Many thoughts about the world, meditation, parenting, Judaism, pregnancy, teaching, cancer survivorship, moving from West Coast to East and more.

Sunday, January 30, 2005

State of Mind #3: Sick again

I've got a cold today. It's Sunday though. It started yesterday and I noticed it early. If I get a cold during the work week I deny it because I feel I can't stop. But I've acknowledged this one and think I can beat it by tomorrow or the next day if I'm careful and honest with myself.

I'm noticing an entire storehouse of emotions opening up with this sickness. Vulnerability, grief, fear of abandonment, fear of imperfection, fear of what I'll never see, say, do, be or have. Last night a friend showed me a book of homeopathic remedies. I said, "Hey, I'd like to have that book." Today I'm stricken with this understanding that I might never get around to getting that book. I might never have it, might never use it. I might just continue being me as I am now instead. And somehow that seems so tragic.

Things are magnified when you're ill, but only magnified.

Yesterday's parsha contained the 10 "utterances". One of the first good drashes I ever gave publicly was from this parsha, and I talked about the sequence of the commandments -- beyond just that the first half are about our relationship with God, and that the second half are about people. I tried to find other symmetry, other relationships between them. The last "utterance" (or commandment) is not to covet. And I linked that back to number one, that "I am the Lord your God." If we really do have faith in God, we can more easily accept that what we have and what things will come to us are God's will. So i still have to work for everything in my life, but if I don't get that book, I just don't need it very much. (This is not about an impoverished person "not needing" money and food. This is about me wanting a book and being realistic that I might not get around to getting it.)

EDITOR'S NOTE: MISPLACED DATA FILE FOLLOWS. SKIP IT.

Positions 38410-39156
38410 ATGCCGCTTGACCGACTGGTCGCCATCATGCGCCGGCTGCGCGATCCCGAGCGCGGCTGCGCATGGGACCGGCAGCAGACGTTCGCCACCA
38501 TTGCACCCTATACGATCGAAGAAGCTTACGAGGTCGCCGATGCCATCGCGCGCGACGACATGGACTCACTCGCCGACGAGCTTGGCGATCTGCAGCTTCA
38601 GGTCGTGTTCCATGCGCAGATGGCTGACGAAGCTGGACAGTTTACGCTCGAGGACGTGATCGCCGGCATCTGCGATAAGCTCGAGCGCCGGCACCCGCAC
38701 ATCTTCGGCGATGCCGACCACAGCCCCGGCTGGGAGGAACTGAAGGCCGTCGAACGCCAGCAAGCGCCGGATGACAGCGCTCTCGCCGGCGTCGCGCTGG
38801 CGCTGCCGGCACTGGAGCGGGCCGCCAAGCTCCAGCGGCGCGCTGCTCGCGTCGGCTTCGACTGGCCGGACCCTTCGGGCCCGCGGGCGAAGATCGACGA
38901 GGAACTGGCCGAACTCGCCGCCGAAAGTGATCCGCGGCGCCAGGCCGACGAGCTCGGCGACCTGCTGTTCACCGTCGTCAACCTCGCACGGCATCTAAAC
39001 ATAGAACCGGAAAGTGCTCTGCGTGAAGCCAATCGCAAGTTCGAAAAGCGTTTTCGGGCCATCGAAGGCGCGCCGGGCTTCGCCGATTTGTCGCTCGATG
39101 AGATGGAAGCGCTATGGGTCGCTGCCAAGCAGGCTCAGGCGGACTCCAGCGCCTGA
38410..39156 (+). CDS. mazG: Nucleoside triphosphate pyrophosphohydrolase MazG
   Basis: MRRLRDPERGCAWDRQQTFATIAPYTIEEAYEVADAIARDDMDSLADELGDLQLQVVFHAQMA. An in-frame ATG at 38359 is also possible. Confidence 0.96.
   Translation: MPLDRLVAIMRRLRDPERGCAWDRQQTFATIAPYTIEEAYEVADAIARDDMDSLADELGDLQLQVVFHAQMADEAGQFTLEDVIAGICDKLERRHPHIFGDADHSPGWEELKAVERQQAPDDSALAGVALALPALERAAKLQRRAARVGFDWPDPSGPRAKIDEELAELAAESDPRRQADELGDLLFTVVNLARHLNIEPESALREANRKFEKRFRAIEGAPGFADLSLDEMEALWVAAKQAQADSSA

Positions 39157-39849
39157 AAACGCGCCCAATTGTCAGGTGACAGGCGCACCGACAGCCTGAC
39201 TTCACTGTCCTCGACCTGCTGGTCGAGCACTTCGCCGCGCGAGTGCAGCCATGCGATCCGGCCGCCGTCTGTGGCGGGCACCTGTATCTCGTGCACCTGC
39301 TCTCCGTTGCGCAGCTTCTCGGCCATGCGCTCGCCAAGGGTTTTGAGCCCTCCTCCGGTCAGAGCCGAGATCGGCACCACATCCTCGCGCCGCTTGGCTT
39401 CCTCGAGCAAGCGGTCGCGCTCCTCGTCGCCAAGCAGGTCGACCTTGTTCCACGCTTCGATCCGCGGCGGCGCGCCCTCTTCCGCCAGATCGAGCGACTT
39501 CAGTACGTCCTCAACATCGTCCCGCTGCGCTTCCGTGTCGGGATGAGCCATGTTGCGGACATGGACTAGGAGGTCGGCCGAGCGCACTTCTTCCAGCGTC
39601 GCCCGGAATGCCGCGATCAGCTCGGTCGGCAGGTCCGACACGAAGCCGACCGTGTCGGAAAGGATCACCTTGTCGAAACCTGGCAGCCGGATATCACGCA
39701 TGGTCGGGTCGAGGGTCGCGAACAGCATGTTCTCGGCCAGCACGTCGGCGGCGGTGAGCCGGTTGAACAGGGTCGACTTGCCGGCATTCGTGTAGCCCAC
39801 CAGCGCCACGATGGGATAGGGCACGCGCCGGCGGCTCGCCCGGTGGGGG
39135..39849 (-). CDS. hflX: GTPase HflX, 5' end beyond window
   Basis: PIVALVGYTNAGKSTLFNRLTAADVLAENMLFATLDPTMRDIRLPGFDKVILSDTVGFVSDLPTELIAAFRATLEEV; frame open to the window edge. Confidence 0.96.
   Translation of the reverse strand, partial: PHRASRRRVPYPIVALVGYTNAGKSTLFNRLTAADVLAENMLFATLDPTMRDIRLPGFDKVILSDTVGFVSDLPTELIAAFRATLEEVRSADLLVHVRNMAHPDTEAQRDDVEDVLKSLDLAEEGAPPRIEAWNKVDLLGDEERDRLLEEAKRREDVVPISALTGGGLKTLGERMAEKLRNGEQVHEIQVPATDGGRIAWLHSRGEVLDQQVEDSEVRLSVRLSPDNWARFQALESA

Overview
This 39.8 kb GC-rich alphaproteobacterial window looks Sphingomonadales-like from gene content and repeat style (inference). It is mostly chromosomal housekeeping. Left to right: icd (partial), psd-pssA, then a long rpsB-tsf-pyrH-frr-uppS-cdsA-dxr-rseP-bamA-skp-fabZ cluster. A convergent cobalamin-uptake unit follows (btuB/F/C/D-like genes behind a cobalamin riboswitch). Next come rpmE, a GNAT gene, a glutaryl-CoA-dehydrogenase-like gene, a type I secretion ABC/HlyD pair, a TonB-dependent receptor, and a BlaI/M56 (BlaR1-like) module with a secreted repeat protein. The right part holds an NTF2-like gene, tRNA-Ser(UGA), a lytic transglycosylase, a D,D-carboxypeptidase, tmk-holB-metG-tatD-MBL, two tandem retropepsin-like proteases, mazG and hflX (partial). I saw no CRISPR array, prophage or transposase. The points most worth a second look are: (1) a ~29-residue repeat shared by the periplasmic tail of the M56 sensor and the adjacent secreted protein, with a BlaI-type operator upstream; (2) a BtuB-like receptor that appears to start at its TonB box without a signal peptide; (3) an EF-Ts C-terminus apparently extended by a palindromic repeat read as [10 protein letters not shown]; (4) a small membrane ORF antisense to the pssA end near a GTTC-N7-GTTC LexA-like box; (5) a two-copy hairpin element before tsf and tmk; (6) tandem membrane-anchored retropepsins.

But back to feelings. Time has a different shape today. It feels slow and gentle. I want the day to go on forever. I want to take the time I need to do what I need to and to rest in between. And the truth is, I want the time to wallow in today's darkness. I have a strange relationship with inertia... I often don't like change, even for the better. When I had cancer, I didn't know what I would do when I could no longer rely on tri-weekly chemo treatments to incapacitate me. I didn't know how I could do without them. It was the strangest thing. I remember when I started radiation... I would have to go in every morning. In the afternoon I was starting to volunteer at the school where I had been working before my diagnosis. The idea was that when the radiation ended, I would ease my way back into work. Now here's the funny bit. Teaching is my love, my life, the thing that makes me feel I'm contributing to the world. But I was so afraid of that change back into the classroom, that I grieved over the idea of not getting to come in every day to the hospital and get to work on the puzzle in the waiting room while sitting in a hospital gown and waiting for my hair to grow back. One day as I was working on the puzzle and eavesdropping on some older men talking about older men topics, I suddenly just didn't want to be there another second. Only then, when I couldn't stand the thought of being there another second, did I realize how much I had been wallowing in this other "time zone" where things are slow and I only have to care for myself and my illness.